How to bring down generic drug costs? Tweak the FDA's approval rules, health experts say

Aaron Kesselheim

As generic drug prices continue to rise and shortages abound, some health experts are calling for more creative solutions to bring down costs.

Essentially, they want President Obama to beef up a 2011 executive order that was meant to press the FDA on generic approvals.

Aaron Kesselheim of Harvard Medical School and healthcare policy leaders Alfred Engelberg and Jerry Avorn say Obama's original order "lacks the required specificity" to force the FDA to act on generic drug costs. But, as they say in a post at Health Affairs, the order "could be amended to authorize two specific actions aimed at more rapidly reducing generic drug shortages and price gouging."

First, the order should require the FDA to grant a speedy review to any company looking to make a generic drug that doesn't have a lot of competition in the U.S. If fewer than three companies actively produce the med stateside, the drug should get expedited consideration, the authors said. The highest priority should go to companies who want to market a drug only made by one manufacturer in the U.S.

The order could also give the FDA permission to clear a generic product based on an equivalent approval from a foreign country. "Just as states within the U.S. recognize driver's licenses issued by other states, it is possible to identify drug regulatory bodies in other nations that have sufficiently rigorous procedures in place and recognize their certification of a given generic product," the authors said.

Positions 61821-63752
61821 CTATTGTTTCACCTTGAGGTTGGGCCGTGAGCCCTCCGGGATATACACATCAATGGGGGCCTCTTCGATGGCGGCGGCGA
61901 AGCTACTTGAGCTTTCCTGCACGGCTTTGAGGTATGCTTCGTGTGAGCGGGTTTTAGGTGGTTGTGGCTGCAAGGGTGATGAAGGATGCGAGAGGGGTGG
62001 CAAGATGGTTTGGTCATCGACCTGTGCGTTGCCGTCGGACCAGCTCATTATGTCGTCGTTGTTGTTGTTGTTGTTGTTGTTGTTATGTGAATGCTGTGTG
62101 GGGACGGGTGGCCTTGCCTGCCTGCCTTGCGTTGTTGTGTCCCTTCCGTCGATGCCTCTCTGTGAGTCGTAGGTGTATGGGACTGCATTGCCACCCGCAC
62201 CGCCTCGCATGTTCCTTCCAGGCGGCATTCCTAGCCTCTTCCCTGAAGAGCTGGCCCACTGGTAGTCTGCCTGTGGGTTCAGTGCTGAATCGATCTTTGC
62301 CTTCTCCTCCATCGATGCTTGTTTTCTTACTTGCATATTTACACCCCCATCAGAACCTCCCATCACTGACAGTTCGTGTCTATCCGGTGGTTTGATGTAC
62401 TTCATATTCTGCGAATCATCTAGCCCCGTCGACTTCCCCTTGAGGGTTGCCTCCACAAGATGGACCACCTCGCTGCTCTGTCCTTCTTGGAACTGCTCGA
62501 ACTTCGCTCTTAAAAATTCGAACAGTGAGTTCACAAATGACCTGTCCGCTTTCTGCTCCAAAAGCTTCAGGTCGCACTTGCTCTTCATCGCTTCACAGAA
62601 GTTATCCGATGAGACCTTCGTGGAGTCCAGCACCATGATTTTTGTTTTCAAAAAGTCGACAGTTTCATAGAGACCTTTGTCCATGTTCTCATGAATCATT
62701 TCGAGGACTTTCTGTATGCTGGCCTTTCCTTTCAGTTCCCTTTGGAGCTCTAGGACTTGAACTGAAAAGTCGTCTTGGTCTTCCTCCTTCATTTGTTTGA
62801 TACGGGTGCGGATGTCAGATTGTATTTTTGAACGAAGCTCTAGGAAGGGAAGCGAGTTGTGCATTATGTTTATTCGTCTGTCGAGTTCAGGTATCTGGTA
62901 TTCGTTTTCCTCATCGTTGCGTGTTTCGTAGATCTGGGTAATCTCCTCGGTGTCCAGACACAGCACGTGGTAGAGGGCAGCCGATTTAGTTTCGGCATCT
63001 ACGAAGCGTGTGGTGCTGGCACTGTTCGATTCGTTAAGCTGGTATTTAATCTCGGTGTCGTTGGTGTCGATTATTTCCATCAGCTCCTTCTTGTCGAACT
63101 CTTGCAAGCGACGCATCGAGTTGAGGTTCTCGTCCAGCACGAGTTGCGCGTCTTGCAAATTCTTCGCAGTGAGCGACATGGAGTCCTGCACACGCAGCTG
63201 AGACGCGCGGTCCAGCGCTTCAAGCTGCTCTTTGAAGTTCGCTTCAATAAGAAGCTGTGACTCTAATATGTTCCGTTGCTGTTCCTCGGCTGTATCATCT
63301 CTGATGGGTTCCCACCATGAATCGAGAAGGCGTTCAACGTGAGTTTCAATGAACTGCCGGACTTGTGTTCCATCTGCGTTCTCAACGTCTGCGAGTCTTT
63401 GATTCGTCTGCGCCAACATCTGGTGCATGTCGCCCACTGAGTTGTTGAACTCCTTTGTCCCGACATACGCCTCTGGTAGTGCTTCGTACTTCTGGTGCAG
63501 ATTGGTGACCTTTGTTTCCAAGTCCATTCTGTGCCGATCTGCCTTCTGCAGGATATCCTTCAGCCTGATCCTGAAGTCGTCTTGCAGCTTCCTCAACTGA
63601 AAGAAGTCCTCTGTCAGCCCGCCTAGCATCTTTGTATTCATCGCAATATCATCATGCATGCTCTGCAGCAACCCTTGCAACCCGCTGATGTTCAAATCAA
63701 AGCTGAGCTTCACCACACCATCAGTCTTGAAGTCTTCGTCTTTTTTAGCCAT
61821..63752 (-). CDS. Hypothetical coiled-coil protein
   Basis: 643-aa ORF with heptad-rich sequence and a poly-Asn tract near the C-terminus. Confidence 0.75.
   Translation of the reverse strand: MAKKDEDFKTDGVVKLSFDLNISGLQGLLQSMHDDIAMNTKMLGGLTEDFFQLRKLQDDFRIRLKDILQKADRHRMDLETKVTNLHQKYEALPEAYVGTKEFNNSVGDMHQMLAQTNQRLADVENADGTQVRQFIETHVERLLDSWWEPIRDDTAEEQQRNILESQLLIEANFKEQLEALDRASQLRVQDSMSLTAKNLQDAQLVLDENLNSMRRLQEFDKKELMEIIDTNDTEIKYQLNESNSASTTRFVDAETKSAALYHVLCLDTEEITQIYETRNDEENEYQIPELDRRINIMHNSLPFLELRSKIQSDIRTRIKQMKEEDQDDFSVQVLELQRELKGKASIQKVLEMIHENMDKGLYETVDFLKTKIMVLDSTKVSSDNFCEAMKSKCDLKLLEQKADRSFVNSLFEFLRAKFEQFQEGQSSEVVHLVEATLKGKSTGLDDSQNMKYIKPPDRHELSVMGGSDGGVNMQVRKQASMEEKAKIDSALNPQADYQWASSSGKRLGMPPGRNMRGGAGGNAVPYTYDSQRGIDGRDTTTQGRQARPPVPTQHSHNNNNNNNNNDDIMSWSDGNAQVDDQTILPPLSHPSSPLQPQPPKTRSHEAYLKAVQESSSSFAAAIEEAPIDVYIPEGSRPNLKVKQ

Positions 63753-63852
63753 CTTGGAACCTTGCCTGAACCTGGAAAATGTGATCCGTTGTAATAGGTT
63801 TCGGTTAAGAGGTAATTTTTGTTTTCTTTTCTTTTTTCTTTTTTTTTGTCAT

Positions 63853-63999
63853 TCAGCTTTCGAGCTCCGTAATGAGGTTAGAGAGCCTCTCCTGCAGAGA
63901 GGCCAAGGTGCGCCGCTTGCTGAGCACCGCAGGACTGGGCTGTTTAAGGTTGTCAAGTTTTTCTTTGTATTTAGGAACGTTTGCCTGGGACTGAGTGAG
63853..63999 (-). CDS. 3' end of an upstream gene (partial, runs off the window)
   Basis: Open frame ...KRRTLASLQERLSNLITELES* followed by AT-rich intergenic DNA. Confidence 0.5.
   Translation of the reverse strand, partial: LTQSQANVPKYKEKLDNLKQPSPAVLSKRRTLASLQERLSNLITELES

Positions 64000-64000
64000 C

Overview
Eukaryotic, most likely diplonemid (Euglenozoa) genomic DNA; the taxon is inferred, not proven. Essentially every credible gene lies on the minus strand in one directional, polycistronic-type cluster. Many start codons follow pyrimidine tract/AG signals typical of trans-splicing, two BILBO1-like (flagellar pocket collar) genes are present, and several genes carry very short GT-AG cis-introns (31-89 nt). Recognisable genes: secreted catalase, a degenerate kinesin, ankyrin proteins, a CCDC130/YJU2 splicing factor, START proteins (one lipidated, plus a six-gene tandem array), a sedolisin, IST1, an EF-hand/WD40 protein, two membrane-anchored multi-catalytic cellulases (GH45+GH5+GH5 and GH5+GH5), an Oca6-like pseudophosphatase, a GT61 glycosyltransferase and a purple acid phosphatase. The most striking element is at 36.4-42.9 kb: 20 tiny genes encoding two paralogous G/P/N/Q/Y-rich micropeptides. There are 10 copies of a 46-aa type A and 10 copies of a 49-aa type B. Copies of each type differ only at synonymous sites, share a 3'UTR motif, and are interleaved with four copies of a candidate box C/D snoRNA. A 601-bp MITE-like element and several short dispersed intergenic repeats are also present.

The latter idea could come under fire, as critics point to potential safety issues with approving products based on foreign regulatory standards. "But no one has suggested that manufacturing standards imposed by regulators in Europe, Canada, or Japan, for example, are meaningfully different (and certainly not lower) than those used by the FDA," the authors point out.

New approaches to generic approvals would come at a critical moment. Generic drugs make up more than 85% of U.S. prescriptions but account for less than 20% of the cost of all medicines, according to the blog post. And a recent study showed that in 2013, one-third of generic drugs had an annual price increase, with about 10% of generic drugs more than doubling in price, according to data cited by the authors.

Typically, the bigger price increases hit drugs with the fewest rivals, so speeding up generic approvals to boost competition would theoretically hold down those price hikes.

"Eliminating unnecessarily burdensome regulation and maximizing competition are widely supported principles, and the changes proposed could be accomplished within the executive branch without requiring the intervention of Congress," the authors said. "This will benefit the public as well as health care payors, and would disadvantage only a small number of companies that seek to benefit unfairly from market distortions at the expense of health care systems and patients."

- here's the blog post